Kubo and the Two Strings reminded me that animated movies can be more than slick CG products. Kubo and the Two Strings is entertaining, yes, but it’s also art.
Kubo and the Two Strings is set in a Japanese-esque world. Kubo (Art Parkinson) and his mother are hiding from her sisters and their father, who took Kubo’s left eye. Kubo is tasked with caring for his mother, who is losing her mind. Kubo and his mother possess magic. This magic allows them to manipulate paper, as well as use a small guitar like a force field, or a grenade.
Kubo visits the village every evening. He entertains the crowd with stories about a warrior. His stories come to life in the origami figures and props he creates with his magic. Among the villagers, Kubo begins to question his past, longing to know more about his father. This longing keeps him out after dark, one night, which sets off the events of the story.
I attended a 3D screening of Kubo and the Two Strings. Normally, I don’t see 3D movies. I don’t think they’re worth the extra ticket cost. However, Kubo and the Two Strings is so lush, so colorful, so beautiful, that paying for a 3D ticket is definitely worth it. The depth of perspective is wonderful, even in the final scenes, when usually we’ve been conditioned to not see in 3D anymore.
While I watched Kubo and the Two Strings, I realized that I had been wanting to see something new in animation. I realized that I wanted to see an animated movie that is boldly artistic.
For instance, I just watched The Good Dinosaur for the first time. I thought to myself, wow, this looks so realistic! I was impressed with how accurately Pixar captured waving fields of grain, and raging rapids, and thunderous clouds. But watching Kubo and the Two Strings, I thought, YES. I’ve had enough of animators looking to recreate reality by pushing the technology of CG. I’m even tired of movies like The Secret Life of Pets, that seem realistic, like in the texture of fur and architecture, but alter only color and light. They seem to look original while also saying, “Hey, we know how to make fur look real too!”
Kubo and the Two Strings is completely original in its animation. At times, I thought I was watching stop-motion animation. But other times, I thought, there’s no way this is stop-motion animation. Turns out, it’s both. LAIKA, the animation studio behind Coraline and The Boxtrolls, combines stop-motion animation and CG animation seamlessly.
Kubo and the Two Strings was like watching two stories, for me. I was engrossed in Kubo’s tragic and triumphant tale, but I was also captivated by simply looking at the movie. Kubo’s power over paper is echoed in LAIKA’s power to animate everything to look like origami.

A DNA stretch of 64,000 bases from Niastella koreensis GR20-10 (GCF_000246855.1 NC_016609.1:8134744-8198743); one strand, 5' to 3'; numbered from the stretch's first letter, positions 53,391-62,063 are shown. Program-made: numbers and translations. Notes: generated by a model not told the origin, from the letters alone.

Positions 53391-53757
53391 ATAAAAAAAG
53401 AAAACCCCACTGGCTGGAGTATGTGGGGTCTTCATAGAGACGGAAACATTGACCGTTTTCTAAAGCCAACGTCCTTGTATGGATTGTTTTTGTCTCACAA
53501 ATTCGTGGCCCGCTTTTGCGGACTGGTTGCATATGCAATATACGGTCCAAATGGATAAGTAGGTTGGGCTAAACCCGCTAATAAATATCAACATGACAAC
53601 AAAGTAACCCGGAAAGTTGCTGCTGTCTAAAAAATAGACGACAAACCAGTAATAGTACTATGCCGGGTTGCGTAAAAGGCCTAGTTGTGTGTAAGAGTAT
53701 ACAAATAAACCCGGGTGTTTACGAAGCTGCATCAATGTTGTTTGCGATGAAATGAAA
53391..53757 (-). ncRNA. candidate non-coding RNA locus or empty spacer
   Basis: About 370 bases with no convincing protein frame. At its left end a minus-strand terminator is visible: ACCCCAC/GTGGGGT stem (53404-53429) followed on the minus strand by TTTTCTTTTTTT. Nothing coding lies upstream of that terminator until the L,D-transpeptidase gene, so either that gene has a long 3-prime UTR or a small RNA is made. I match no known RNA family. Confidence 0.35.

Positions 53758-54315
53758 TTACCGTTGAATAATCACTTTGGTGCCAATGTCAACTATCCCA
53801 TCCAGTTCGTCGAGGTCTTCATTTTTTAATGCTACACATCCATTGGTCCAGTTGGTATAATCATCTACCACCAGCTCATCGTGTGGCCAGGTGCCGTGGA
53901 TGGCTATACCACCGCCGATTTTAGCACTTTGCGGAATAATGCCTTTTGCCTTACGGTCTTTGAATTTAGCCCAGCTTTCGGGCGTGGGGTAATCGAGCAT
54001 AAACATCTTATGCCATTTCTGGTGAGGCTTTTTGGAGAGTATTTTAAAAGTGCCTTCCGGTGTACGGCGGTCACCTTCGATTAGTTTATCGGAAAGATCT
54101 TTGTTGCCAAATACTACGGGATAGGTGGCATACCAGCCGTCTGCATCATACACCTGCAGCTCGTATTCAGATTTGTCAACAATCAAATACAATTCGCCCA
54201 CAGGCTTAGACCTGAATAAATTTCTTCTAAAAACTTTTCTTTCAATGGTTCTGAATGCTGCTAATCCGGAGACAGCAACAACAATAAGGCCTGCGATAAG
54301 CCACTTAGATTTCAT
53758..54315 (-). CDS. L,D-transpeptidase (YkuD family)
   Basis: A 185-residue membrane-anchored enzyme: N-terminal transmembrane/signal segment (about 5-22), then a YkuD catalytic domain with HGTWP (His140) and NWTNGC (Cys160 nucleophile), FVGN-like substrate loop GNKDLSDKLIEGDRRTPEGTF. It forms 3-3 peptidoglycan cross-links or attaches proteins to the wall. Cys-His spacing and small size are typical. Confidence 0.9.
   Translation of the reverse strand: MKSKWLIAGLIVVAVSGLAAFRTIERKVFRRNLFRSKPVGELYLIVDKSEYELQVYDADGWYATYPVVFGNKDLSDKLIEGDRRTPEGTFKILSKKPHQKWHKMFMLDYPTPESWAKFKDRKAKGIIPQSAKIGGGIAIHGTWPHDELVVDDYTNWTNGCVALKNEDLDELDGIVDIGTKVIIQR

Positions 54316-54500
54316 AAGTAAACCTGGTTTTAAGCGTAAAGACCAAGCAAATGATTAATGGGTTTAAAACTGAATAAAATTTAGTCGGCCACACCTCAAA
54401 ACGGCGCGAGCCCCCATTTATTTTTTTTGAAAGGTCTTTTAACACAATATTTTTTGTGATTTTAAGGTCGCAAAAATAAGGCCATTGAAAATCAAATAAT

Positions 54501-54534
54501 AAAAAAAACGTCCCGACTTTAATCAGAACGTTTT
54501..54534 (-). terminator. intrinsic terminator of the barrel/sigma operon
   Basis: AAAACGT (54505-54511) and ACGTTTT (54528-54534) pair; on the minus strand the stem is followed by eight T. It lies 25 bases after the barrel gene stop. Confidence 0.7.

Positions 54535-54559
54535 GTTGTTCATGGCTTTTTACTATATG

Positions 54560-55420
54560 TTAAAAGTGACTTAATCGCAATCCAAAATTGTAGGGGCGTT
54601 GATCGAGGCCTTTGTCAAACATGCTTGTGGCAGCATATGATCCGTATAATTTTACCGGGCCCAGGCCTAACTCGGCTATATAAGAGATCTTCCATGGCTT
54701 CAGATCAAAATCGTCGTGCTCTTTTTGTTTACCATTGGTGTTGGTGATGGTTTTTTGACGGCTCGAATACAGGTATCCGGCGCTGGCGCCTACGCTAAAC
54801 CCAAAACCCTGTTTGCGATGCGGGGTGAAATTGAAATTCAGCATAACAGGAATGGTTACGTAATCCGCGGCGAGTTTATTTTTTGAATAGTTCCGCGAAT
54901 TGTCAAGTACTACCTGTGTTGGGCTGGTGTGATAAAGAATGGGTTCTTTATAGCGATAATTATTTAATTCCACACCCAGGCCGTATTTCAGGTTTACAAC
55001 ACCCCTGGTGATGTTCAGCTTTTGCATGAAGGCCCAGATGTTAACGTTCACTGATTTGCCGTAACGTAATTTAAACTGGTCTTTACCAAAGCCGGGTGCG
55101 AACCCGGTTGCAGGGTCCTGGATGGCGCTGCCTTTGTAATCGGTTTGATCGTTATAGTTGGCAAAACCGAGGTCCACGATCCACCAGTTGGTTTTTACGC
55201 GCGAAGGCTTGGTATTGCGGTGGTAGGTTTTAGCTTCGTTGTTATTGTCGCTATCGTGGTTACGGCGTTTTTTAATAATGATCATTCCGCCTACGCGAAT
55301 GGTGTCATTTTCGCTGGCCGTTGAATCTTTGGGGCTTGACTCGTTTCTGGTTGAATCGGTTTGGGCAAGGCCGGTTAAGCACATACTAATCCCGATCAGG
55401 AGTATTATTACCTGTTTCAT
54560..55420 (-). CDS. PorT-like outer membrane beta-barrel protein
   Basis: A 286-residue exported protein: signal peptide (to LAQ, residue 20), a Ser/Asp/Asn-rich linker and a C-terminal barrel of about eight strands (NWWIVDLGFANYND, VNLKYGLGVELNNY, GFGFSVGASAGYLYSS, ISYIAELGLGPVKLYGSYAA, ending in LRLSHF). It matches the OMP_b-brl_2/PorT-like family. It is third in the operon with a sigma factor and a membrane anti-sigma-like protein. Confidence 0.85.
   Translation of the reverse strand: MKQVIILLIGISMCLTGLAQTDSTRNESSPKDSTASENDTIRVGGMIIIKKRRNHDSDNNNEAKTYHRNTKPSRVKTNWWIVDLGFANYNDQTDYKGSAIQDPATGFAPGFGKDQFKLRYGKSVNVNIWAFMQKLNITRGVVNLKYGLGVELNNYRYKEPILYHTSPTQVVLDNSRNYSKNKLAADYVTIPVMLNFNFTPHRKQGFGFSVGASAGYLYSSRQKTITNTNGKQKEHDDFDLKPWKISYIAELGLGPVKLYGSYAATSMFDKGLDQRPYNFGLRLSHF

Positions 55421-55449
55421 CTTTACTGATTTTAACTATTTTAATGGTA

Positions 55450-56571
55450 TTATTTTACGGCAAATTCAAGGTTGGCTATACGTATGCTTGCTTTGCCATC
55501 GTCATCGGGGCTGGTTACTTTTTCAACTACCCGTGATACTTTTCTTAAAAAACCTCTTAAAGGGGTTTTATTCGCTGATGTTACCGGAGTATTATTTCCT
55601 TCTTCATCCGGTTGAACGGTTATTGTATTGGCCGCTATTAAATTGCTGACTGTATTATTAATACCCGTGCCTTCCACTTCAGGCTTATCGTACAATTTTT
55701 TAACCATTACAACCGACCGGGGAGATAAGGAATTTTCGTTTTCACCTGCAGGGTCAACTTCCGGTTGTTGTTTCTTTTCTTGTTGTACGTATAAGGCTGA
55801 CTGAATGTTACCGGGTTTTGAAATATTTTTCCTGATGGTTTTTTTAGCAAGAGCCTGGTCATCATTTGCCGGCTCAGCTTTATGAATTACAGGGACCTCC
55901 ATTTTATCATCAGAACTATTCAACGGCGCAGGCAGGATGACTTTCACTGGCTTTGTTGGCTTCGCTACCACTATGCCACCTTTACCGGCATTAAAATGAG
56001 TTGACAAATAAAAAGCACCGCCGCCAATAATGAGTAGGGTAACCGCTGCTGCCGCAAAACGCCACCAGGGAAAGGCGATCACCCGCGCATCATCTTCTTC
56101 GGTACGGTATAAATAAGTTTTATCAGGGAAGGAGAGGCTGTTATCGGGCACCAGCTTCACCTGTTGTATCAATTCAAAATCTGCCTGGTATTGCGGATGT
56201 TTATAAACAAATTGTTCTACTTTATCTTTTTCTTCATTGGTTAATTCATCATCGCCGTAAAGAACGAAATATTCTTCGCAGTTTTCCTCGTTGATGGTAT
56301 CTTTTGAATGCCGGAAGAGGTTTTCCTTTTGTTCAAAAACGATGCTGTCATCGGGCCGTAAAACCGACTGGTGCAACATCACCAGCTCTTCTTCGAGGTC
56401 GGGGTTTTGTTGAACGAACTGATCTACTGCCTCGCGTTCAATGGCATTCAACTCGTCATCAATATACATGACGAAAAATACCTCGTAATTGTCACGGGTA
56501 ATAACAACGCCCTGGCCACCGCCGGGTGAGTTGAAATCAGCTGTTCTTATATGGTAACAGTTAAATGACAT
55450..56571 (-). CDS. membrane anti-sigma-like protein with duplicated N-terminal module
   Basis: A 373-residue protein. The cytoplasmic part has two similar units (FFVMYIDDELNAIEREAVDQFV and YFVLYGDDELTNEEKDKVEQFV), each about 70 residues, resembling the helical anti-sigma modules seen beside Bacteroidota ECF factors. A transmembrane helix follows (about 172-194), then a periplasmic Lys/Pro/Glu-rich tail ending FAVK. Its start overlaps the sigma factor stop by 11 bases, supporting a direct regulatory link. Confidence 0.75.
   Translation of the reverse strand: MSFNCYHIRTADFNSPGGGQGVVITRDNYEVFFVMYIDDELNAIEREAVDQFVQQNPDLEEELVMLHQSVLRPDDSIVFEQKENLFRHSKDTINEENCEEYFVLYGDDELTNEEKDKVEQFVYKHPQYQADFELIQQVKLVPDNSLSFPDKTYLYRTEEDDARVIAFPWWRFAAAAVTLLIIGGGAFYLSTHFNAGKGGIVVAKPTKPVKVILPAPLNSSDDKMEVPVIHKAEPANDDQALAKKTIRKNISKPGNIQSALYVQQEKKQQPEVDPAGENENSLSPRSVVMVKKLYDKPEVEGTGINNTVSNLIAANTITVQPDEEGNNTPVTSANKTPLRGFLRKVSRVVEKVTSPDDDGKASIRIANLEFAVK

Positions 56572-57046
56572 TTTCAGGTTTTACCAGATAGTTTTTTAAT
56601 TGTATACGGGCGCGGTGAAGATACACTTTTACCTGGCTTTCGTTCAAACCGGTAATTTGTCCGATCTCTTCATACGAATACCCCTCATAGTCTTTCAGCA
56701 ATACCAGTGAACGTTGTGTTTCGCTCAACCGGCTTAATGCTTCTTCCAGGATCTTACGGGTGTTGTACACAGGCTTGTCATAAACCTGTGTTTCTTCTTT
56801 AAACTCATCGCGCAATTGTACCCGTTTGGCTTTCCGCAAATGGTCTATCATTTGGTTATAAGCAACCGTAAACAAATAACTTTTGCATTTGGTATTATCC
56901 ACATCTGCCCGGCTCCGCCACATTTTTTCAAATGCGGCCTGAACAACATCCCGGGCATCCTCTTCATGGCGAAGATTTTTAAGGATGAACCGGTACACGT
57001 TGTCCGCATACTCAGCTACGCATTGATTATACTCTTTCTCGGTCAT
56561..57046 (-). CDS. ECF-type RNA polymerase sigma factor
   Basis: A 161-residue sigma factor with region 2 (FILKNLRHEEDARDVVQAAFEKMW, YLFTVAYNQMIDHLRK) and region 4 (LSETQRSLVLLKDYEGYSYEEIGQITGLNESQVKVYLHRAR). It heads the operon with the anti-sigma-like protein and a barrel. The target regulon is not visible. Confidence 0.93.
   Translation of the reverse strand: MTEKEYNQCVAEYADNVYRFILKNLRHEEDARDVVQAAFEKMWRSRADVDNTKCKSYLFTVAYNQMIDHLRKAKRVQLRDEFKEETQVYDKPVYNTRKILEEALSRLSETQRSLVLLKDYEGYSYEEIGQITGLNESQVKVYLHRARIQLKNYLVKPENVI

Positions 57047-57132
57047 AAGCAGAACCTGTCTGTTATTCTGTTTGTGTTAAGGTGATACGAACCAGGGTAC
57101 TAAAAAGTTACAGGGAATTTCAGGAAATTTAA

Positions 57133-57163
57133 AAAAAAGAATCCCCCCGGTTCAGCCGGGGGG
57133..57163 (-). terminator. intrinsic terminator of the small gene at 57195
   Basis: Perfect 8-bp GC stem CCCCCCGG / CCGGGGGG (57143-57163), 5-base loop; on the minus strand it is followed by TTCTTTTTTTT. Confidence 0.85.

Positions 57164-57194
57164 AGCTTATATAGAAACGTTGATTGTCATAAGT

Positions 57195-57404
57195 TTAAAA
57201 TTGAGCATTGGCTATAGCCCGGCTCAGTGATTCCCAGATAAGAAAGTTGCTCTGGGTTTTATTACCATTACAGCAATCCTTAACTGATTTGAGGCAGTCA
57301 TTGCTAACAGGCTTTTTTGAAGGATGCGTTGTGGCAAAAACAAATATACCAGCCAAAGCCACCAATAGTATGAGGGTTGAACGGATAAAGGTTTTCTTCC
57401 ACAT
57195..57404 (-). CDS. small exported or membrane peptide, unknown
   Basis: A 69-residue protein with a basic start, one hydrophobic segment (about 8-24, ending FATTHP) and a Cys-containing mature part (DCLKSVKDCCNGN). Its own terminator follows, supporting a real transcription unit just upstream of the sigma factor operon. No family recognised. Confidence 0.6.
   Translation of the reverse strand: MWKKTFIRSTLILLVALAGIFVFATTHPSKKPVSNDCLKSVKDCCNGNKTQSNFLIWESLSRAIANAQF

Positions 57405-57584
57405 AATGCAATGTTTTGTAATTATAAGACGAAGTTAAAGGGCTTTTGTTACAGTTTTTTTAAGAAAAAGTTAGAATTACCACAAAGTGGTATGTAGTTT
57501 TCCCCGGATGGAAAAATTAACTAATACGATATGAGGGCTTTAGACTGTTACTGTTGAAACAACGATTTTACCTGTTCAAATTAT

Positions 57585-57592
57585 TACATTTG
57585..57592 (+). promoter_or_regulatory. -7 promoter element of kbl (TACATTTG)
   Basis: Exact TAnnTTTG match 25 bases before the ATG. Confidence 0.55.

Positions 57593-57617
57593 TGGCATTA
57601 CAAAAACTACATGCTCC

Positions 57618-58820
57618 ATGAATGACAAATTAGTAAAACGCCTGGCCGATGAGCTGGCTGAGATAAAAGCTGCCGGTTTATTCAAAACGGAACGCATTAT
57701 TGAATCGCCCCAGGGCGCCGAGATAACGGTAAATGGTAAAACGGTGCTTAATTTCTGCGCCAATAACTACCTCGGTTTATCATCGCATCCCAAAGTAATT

The story of Kubo and the Two Strings is simple, but powerful. Kubo goes on a quest to find magical armor that will protect him from his grandfather. He is aided by Monkey (Charlize Theron) and Beetle (Matthew McConaughey). Along the way, they overcome obstacles and battle evil forces. Thankfully, there are no irreverent cut-away scenes, no pop culture references, and no mumbled asides that are accompanied by eye rolls. I enjoy an animated movie that doesn’t rely on “real world” humor at the expense of suspending disbelief. Kubo’s world is entertaining enough.
In fact, Kubo’s world is very mysterious. Kubo and the Two Strings poses questions, right from the start, that keep you guessing until the end. The title alone is it’s own question, because Kubo’s guitar has three strings. Not every question gets answered, but the most important questions are.
The importance of family is woven in and out of action sequences very deftly. For the most part, Kubo’s feelings about family are filled with sadness, thanks to the loss of his loved ones. But his escape from the evil forces who chase him draws him closer to Monkey and Beetle. The three of them wind up forming a family of their own. As they become aware of their bonds, and their fondness for each other, the message is that a family is whatever you want it to be, not necessarily the people to whom you were born.
The importance of family is also evident in the villagers’ ceremony to communicate with loved ones they’ve lost. Furthermore, over and over, family members sacrifice themselves for the people they love. (I confess, I was pretty teary several times during the movie. Kind of embarrassing at a press screening!)
Matthew McConaughey surprised me with his performance. I’m so used to his “alright alright alright” personality and his Texas twang. I thought I would be pulled out of the story every time Beetle spoke. Plus, not every Academy Award winner or movie star can pull off voice-over work. However, McConaughey’s performance is funny, endearing, touching and unique.
Charlize Theron’s performance was just as lovely. At first, the natural, almost modern, pace of her delivery was jarring. But as the movie progressed, it became clear it was a style, and part of the character. Mostly, she’s just funny!
Don’t let the fact that Kubo and the Two Strings is an animated movie fool you. There are some terribly sad and scary sequences. My 10 year-old wasn’t that scared. Tiny people will be.
Kubo and the Two Strings is a marvelous movie. It deserved far more awards and attention when it premiered.
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